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Am I crazy, I've always thought there were 52 weeks in a year, a check on google returns numerous results stating the same...

But if I create a simple spreadsheet, with column A containing 1 to 365 and column B containing INT(A1 / 7) repeated 365 times, column B contains the week index corresponding to the 'julian' day in column A.

The weeks go from 0 to 52, this is actually 53 weeks. If the 1st of January is on day 0, then the 31st of December must overlay into week 1 of the next year.

Can some help explain why we say 52 weeks and not 53?

Sorry I know this isn't strictly a coding question, but is is very relative to a lot of problems with dates and coding.

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    I'm voting to close this question as off-topic because this is not a programming specific question, and this type of question is not what this site is all about. – CodeLikeBeaker Dec 30 '15 at 15:17
  • 7*52 = 364; regular 365 days in a year == 52 full weeks + 1 "1 day" week, QED – user719662 Dec 30 '15 at 15:18
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    The reason I posted this question is that I am working on a node.js timesheet system and was getting confused by the results of the week calculation...I found a javascript prototype adding getWeek to the date, but as far as I can tell the function is wrong. – SPlatten Dec 30 '15 at 15:26
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    i disagree with the sentiment that this post if "off topic" and I think the only reason why somebody would downvote this is because they haven't needed to work with precision programming of data by week. try making a multiyear series chart spanning variable number of years, grouped by week and this discussion is worthy. programming is not only strictly 'coding' all the time – FireDragon Sep 10 '17 at 10:52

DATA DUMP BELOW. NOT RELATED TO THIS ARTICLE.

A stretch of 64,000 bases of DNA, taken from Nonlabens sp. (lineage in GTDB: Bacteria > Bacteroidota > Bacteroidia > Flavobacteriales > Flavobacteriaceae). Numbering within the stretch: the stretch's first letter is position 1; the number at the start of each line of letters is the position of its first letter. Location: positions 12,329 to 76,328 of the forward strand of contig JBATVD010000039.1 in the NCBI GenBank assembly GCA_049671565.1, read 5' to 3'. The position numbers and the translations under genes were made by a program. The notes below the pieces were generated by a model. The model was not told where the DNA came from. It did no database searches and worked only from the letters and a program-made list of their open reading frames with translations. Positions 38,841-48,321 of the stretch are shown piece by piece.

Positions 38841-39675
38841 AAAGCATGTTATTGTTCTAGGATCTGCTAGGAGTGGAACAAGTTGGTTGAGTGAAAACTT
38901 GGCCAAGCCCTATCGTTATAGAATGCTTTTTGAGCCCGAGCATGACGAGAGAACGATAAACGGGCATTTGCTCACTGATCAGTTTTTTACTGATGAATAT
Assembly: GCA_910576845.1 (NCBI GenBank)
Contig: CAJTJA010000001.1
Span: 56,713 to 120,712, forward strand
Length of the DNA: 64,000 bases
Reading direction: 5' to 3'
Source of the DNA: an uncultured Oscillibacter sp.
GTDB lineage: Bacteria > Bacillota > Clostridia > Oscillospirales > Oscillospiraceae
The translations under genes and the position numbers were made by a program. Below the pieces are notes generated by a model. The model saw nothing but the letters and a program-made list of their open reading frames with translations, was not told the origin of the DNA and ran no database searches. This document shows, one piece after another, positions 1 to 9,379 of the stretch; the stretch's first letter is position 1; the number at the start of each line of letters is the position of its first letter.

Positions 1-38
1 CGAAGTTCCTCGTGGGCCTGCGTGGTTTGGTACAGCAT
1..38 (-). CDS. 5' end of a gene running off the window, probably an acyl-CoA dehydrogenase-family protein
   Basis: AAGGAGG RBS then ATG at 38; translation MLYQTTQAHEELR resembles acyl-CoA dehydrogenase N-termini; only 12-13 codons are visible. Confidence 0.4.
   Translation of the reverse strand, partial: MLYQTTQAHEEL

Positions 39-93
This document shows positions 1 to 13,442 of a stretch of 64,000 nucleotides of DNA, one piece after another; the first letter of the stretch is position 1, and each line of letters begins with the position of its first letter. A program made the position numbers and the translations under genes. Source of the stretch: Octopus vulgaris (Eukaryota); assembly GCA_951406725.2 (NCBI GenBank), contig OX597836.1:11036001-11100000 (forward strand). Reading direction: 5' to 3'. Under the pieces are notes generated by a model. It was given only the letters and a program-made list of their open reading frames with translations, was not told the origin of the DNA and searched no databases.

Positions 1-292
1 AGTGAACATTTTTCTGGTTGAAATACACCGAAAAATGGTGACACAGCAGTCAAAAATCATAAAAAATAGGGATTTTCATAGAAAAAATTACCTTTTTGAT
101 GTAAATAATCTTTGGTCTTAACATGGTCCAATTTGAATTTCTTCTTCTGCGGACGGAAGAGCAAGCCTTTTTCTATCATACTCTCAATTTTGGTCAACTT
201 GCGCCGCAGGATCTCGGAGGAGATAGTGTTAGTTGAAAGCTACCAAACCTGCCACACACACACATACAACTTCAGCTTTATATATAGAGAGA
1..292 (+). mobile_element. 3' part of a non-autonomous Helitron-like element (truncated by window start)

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    I'm voting to close this question as off-topic because has nothing to do with the scope of stack overflow – Matteo Nov 19 '19 at 14:13
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There are 52 complete weeks in a year. The year has 365 days, leaving one extra day. A leap year has 366 days, adding a second extra day. This makes 52 1/7 weeks in a normal year and 52 2/7 weeks in a leap year..

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  • If the 1st of Jan is on day 0 and there is no leap year, then there are 365 days in the year with the last week having only 2 days, this gives 52 complete weeks of 7 days and a 2 day week...if the year is a leap year then the last week has 3 days. – SPlatten Dec 30 '15 at 15:24
  • Sorry i didnt get you.What do you mean by saying 1st day of Jan is on day 0.(do you mean Sunday by saying 0). No matter on what day a new year starts, there will only be 52 complete weeks(7-days) if its not a leap year. – Deepankar Singh Dec 30 '15 at 15:34
  • Agreed, there are 52 complete weeks and a remaining 2 or 3 days in the last incomplete week. I've written a function now that gives a week number 1 to 53, where week 1 is always the first week that starts on a Sunday and week 53 contains the remaining days which may include the overlap into January of the next year. – SPlatten Jan 6 '16 at 17:59
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An ISO week-numbering year (also called ISO year informally) has 52 or 53 full weeks, that is 364 or 371 days instead of the usual 365 or 366 days. The extra week is sometimes referred to as a leap week, although ISO 8601 does not use this term.

The ISO week date system is effectively a leap week calendar system that is part of the ISO 8601 date and time standard issued by the (ISO) since 1988 and, before that, it was defined in ISO (R) 2015 since 1971. It is used (mainly) in government and business for fiscal years, as well as in timekeeping. This was previously known as "Industrial date coding". The system specifies a week year atop the Gregorian calendar by defining a notation for ordinal weeks of the year.

Weeks start with Monday. Each week's year is the Gregorian year in which the Thursday falls. The first week of the year, hence, always contains 4 January. ISO week year numbering therefore slightly deviates from the Gregorian for some days close to 1 January.

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